SKETCHY CHARACTERS DEPT.
SKETCHY CHARACTERS DEPT.
We selected some of our favorite work by Bob Clarke from over his many years with MAD.
"John Wilkes Booth Liquor Ad"
MAD #78, April 1963
"Canadian Club Liquor Ad"
Photographer: Lester Krauss
MAD #94, April 1965
"MAD'S Modern Believe It or Nuts!"
Writer: Arnie Kogen
MAD #161, September 1973
"Spy Vs. Spy"
Writer: Duck Edwing
MAD #273, September 1987
"When Other Comic Strips Start Using The Far Side Formula"
Writer: Charlie Kadau
MAD #280, July 1988
"A Mad Look at the Joys of Scuba Diving"
Writers: Al Jaffee and Dick DeBartolo
MAD #106, October, 1966
Remember last week when we told you Jenna Wolfe and “Weekend TODAY" had stopped by to do a segment about MAD’s 60th Anniversary? Well, we weren’t just whistling Dixie, friends! That segment is airing this very Sunday! Is there any better way to celebrate New Year’s Eve-Eve than watching this amazing program? No...no, there is not! Check local listing for airtimes!
"Weekend Today"'s Jenna Wolfe poses with
MAD Editor John Ficarra and Art Director Sam Viviano
We don’t get a lot of visitors at MAD (some say it’s because of the smell, while others attribute it to the packs of raccoons that fearlessly roam our halls). So we were pleased as punch to have Jenna Wolfe (pictured below, between editor John Ficarra and art director Sam Viviano) and the crew of “Weekend TODAY” stop by for a piece they’re doing about MAD’s 60th anniversary. (And an impromptu segment about how to treat multiple raccoon bites!) The episode will air Sunday, December 30 on NBC — but since we’re sure the anticipation will drive you bonkers, here’s a pic to tide you over!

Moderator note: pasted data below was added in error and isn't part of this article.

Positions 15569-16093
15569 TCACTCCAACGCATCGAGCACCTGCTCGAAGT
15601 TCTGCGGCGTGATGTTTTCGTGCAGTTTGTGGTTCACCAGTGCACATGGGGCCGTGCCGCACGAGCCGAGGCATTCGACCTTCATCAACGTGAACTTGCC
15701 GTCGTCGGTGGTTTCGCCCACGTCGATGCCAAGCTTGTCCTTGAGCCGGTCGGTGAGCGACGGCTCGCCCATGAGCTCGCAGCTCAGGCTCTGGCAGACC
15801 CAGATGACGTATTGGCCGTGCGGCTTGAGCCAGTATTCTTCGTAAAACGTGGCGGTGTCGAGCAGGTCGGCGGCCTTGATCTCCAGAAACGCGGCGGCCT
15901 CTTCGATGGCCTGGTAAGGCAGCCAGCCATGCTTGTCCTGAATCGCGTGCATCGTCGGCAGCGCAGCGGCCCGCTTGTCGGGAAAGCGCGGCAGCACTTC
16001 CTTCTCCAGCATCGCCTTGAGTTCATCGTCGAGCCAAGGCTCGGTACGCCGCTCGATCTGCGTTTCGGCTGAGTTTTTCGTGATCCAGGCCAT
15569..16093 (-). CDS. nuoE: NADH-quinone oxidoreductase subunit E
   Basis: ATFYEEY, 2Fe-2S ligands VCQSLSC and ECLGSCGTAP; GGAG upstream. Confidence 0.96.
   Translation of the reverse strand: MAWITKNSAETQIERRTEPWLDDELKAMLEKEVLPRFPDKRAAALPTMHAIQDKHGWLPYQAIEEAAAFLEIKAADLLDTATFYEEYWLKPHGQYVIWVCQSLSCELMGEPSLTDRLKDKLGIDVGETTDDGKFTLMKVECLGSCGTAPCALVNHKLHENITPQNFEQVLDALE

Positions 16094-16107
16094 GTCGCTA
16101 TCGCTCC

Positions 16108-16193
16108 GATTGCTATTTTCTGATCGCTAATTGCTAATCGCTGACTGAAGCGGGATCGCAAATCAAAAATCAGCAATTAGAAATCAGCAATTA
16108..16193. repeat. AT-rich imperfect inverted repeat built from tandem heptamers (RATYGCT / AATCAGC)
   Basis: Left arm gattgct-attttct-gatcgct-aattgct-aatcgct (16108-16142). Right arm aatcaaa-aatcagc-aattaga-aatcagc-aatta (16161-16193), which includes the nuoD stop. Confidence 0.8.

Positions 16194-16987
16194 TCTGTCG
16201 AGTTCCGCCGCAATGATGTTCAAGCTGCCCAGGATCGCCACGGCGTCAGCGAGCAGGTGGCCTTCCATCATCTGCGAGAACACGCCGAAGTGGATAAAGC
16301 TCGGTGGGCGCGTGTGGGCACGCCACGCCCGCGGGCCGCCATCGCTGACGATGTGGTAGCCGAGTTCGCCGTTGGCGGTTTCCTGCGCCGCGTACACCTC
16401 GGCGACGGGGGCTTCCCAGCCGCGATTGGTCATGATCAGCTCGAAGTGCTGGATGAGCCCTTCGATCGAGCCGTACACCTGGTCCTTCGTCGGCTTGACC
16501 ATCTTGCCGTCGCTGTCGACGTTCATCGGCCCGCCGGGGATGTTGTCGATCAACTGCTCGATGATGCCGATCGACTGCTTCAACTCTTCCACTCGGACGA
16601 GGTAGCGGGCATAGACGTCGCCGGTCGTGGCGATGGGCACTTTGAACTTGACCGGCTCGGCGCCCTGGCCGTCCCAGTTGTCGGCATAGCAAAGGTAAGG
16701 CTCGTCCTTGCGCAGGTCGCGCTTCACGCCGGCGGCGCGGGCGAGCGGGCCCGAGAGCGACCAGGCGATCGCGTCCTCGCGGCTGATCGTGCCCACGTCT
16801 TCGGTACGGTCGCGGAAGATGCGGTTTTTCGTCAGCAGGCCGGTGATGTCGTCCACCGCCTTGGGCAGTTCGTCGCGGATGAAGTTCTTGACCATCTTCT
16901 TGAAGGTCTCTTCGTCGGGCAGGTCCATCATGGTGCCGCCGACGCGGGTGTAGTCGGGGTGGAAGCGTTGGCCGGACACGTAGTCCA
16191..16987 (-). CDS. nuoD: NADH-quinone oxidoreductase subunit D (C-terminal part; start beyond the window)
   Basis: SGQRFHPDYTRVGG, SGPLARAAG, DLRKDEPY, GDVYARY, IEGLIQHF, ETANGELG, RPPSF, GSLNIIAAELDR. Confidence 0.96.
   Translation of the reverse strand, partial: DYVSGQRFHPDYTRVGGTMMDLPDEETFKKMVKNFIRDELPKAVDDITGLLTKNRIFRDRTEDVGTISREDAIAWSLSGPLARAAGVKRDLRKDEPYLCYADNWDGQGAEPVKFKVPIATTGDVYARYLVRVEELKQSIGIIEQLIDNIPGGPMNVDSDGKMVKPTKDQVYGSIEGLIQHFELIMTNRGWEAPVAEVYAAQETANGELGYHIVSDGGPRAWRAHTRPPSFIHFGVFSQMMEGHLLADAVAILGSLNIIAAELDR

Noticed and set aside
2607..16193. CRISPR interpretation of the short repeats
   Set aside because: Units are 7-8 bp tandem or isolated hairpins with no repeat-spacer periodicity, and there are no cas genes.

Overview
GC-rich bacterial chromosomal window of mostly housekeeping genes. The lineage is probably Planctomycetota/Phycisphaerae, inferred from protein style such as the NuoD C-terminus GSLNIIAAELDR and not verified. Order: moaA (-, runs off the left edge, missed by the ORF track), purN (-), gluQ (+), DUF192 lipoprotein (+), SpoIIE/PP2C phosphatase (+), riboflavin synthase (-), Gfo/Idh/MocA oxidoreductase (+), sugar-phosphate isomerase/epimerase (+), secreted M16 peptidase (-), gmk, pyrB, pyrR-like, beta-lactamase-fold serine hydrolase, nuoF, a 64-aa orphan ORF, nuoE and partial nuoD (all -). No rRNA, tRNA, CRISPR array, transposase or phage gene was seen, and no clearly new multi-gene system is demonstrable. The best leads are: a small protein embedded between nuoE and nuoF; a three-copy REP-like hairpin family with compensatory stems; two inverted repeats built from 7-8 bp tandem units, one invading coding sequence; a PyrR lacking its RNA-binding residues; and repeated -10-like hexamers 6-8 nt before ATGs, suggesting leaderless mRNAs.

For the last few weeks, we've been posting excerpts from the essays Frank Jacobs wrote for our 60th Anniversary book, Totally Mad: 60 Years of Humor, Satire, Stupidity and Stupidity. We've already shared "Who Was Bill Gaines?", "Has MAD Ever Been Sued?" and "What Were the MAD Trips?" Today we delve into the early days of our moronic mascot, Alfred E. Neuman.
“It was a kid that didn’t have a care in the world, except mischief,” Kurtzman recalled. The boy soon made his way into the pages of the magazine, though he was as yet unnamed.
Kurtzman had been using the Neuman name mostly because it had the ring of a nonentity — although there was a Hollywood composer named Alfred Newman. Misspelled, with the added “E,” it too was integrated into the magazine.
When Al Feldstein replaced Kurtzman as editor, he decided to link “Alfred E. Neuman” with the face of the idiot kid. The idiot kid made his official debut in 1956 as a write-in candidate for President on the cover of MAD #30, and the magazine now had an official mascot and cover boy. In the next issue, Alfred made his second cover appearance pictured as an addition to Mount Rushmore.
Though others had their doubts, Nick Meglin, then an assistant editor, believed that MAD should continue to use Alfred as the magazine’s cover boy. “You’ll have to convince me,” said publisher Bill Gaines, who had veto power over all MAD covers. Playing up to Gaines’ interest in archaeology, Meglin submitted a rough sketch of Alfred in an Egyptian tomb (MAD #32) and one or two others that emerged as cover illustrations later. Having been convinced there were endless possibilities, Gaines agreed that Alfred should reign as the magazine’s icon.